Napoleon & Love, a nine part 1974 BBC dramatic series, is available March 1 in a three-DVD set from Acorn Media Group.
The episodic series recounts the many love affairs of the French general as he powers his way through the armies of Europe to an Emperor's throne, only to lose it with his ill-advised Russian campaign. Starring Ian Holm as Bonaparte and Billie Whitelaw as Josephine, the greatest love and greatest disappointment of his life, it was written by Philip Mackie.
The series focuses on the man's personal life with some attention to his political intrigues; oddly it pays little or no attention to the warrior's battles; indeed the only battle scene in all nine episodes deals with the Battle of Waterloo, and that lasts little more than a moment or two. The focus of the series is clear from the fact that eight of the nine episodes take their titles from one of the women in his life at the time: "Rose" (one of the names associated with Josephine), "Josephine," "Pauline," Georgina," "Eleonore," "Marie Walewska," "Maria-Luisa," and "Louise." The final episode reiterates the theme: "The End of Love."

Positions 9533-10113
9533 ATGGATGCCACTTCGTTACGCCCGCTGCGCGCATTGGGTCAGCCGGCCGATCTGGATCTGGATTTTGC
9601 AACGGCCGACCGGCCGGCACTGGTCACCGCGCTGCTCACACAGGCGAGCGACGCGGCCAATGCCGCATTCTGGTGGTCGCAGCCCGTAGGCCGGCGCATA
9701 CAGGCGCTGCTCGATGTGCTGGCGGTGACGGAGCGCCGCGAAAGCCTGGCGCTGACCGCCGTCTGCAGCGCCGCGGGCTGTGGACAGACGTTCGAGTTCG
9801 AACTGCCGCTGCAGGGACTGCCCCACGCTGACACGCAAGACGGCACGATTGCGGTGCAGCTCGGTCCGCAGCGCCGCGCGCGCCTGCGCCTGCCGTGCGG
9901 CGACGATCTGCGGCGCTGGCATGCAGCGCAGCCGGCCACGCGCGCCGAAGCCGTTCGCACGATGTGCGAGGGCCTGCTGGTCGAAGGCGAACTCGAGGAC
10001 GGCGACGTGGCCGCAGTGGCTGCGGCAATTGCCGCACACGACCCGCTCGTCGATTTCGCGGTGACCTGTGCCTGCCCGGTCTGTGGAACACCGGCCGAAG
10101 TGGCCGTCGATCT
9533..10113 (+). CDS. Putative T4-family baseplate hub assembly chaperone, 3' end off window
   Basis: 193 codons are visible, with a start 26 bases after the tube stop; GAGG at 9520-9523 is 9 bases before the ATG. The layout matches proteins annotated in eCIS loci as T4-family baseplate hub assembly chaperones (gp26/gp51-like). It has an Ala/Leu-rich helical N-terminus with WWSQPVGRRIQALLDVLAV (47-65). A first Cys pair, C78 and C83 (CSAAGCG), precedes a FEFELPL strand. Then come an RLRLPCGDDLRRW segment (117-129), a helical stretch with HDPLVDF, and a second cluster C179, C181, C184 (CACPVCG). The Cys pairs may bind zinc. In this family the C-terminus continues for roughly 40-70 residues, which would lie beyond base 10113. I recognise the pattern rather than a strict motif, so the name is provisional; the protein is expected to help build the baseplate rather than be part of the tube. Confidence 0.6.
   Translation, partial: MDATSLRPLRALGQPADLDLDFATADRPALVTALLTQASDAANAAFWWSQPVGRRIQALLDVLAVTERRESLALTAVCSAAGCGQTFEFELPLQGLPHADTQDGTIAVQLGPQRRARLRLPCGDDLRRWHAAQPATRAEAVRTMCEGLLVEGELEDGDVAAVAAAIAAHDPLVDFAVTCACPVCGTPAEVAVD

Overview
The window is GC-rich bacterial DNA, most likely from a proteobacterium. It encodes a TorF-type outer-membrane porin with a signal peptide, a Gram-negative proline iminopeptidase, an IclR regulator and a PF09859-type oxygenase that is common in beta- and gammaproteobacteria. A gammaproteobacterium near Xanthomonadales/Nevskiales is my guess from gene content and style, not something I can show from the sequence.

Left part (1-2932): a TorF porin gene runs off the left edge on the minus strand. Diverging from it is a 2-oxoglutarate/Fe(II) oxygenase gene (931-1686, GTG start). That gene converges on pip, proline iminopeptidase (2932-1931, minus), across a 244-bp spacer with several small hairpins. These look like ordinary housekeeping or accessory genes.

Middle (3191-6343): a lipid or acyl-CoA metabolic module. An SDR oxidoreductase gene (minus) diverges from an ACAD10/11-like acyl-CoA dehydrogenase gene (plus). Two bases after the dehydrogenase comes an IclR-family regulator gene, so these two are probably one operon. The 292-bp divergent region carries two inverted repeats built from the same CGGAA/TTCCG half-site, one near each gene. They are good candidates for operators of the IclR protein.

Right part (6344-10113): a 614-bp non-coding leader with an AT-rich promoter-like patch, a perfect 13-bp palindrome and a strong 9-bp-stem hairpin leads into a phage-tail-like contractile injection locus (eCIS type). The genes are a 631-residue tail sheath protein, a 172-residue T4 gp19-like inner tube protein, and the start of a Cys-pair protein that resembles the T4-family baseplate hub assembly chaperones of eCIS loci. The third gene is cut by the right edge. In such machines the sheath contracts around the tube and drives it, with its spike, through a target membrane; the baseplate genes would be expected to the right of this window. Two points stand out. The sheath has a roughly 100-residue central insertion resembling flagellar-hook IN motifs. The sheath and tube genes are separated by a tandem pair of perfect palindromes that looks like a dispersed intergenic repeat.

It is Holm as the mercurial Corsican who holds the series together. He begins somewhat shakily as the young general ambitious but lacking in funds, and not all that convincing as the naïf duped by the sophisticates in Paris into a marriage to an older woman with a reputation who has no love for him. As the character grows older, and the actor sheds his youthful wig, his performance becomes much more believable. He rants; he raves, but most of all he commands. He sees what he wants and takes it. If at times he is almost absurd in his relations with the fair sex, one must remember this is Napoleon as portrayed by the Brits. It is not likely to be a heroic portrait. His chemistry with Whitelaw as at first she plays with him and later finds herself falling in love with him as he turns away from her to the other women lights up the screen. Whitelaw herself is bewitching as the tempting woman of the world, who knows her man, and knows how to get what she wants from him. One can well understand why she was Samuel Becket's favorite actress.